The speedometer gauge is used to measure the traveling speed of the vehicle in both miles per hour (mph), as well as kilometers per hour. The development and accuracy of the speedometer is what led to the enforcement of legal speed limits. The concept of using a speedometer,is dated back to the early Romans, when they would estimate the distance traveled and average daily speed by counting the revolutions of a chariot. In 1901 the Oldsmobile line equipped the first mechanical speedometer which was made entirely of steel and other metals. In the 1980’s the electronic speedometer was made, which is still used today and is almost entirely made of plastics, usually being nylon or water-resistant polybutylene terephthalate polyester. The federal standards of the United States allows a 5 mph error for commercial vehicles at a speed of 50 mph.
The electronic speedometer is used in present to earlier model vehicles. This type of speedometer has a pulse generator installed in the transmission that reads the average rotational speed of the driveshaft, which then measures the vehicles speed. The rotation sensor that is mounted in the transmission has magnets that receive the pulse signals, and these signals are translated into an electronic read out,in which a computer converts the pulses to a speed which is displayed on the analog style needle or the digital display in the dashboard of the vehicle. The pulse information the speedometer receives, is also used to trigger the anti-lock braking system (ABS) or traction control. This speedometer is accurate to a high degree, assuming that all wheels have full traction. If the ABS were to lock up, and the vehicle was sliding, on ice and accelerating the speedometer would record a higher speed than the vehicle was actually traveling, and vice versa if braking.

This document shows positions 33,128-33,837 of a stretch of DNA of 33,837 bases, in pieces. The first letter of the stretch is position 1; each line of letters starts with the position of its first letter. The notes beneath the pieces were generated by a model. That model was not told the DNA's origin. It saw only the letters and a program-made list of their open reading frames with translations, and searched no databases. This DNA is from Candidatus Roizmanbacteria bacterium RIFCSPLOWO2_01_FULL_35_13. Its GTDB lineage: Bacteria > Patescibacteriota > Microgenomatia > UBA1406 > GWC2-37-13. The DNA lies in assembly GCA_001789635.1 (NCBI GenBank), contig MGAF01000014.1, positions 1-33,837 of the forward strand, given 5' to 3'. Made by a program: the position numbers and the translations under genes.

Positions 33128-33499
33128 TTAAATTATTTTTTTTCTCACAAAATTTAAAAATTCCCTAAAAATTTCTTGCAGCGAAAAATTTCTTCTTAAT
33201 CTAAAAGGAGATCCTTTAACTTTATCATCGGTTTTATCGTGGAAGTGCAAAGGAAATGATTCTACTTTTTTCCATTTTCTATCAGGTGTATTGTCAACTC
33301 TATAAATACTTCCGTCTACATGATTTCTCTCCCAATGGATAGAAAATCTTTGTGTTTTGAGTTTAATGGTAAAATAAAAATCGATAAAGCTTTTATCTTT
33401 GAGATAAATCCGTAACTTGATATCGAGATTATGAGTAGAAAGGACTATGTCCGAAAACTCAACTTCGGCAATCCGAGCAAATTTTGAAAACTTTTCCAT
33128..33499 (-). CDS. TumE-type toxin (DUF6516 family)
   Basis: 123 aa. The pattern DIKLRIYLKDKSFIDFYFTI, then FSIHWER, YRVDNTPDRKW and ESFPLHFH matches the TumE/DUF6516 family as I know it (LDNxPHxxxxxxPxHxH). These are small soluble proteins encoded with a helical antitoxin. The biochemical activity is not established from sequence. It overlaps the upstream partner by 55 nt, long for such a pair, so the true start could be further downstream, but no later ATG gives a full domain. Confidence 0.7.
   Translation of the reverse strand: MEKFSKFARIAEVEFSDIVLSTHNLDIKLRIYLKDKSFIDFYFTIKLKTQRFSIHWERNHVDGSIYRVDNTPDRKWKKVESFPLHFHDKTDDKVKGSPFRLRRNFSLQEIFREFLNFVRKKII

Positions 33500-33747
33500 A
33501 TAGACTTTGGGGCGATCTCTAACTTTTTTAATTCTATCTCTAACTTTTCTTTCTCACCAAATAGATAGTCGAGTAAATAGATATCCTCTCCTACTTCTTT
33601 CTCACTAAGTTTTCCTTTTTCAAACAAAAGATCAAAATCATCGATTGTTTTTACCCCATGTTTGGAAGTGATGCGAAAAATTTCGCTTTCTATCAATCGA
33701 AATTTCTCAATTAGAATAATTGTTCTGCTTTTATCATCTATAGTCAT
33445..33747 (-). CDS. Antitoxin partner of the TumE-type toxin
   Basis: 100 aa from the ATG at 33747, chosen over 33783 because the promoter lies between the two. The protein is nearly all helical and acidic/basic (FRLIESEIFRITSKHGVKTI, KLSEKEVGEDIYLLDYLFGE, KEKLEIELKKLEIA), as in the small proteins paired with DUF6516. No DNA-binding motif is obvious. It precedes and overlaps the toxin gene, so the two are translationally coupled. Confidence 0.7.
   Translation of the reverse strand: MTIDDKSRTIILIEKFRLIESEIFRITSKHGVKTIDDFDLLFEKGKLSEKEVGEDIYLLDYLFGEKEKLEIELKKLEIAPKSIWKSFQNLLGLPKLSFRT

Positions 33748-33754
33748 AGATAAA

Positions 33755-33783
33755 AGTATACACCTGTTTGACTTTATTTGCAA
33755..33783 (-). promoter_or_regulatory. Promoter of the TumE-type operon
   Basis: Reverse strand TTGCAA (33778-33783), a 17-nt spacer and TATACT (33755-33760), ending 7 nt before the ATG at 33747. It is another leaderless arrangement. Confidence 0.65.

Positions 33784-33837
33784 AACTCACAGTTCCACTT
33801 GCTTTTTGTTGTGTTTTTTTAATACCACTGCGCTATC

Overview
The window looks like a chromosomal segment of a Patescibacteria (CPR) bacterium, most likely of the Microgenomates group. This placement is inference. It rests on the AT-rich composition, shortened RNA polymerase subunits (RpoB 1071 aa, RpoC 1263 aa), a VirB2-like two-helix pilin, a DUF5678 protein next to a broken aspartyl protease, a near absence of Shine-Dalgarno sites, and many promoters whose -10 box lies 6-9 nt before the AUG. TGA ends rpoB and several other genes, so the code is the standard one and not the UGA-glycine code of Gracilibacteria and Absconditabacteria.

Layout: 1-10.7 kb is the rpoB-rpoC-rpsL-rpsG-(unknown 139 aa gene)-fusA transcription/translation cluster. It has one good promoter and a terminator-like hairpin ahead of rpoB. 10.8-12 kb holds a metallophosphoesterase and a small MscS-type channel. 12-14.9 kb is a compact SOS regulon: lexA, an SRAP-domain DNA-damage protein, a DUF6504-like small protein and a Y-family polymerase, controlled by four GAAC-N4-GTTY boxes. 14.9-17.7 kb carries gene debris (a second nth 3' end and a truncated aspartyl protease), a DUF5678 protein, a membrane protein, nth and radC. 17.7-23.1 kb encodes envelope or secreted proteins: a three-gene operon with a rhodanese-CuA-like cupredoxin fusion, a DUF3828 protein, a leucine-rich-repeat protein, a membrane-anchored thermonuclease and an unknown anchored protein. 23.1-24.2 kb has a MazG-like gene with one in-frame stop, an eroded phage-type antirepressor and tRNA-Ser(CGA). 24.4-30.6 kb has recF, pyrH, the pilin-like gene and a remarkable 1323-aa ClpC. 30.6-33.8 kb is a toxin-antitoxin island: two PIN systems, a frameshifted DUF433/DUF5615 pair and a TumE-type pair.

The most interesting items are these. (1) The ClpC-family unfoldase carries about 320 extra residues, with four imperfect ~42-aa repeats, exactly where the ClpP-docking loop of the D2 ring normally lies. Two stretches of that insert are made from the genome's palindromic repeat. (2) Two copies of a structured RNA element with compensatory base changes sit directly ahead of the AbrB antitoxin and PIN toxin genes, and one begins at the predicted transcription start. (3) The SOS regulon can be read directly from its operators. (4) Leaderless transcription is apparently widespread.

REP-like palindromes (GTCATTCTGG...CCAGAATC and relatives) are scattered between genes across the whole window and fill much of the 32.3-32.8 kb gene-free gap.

The mechanical speedometer was an early form of the speedometer,and calculated the speed based, off a rotating cable that was attached to a set of gears in the automobile’s transmission. The cable was attached to a permanent magnet in the speedometers assembly, which spun at a rate proportional to the speed of the vehicle. As the magnet rotated,it manipulated an aluminum ring, pulling the ring in the same direction as the revolving magnetic field. The ring's movement is counteracted by a spiral spring, and attached to the aluminum ring, where the pointer, which indicates the speed of the vehicle,due to the balance between the two forces.
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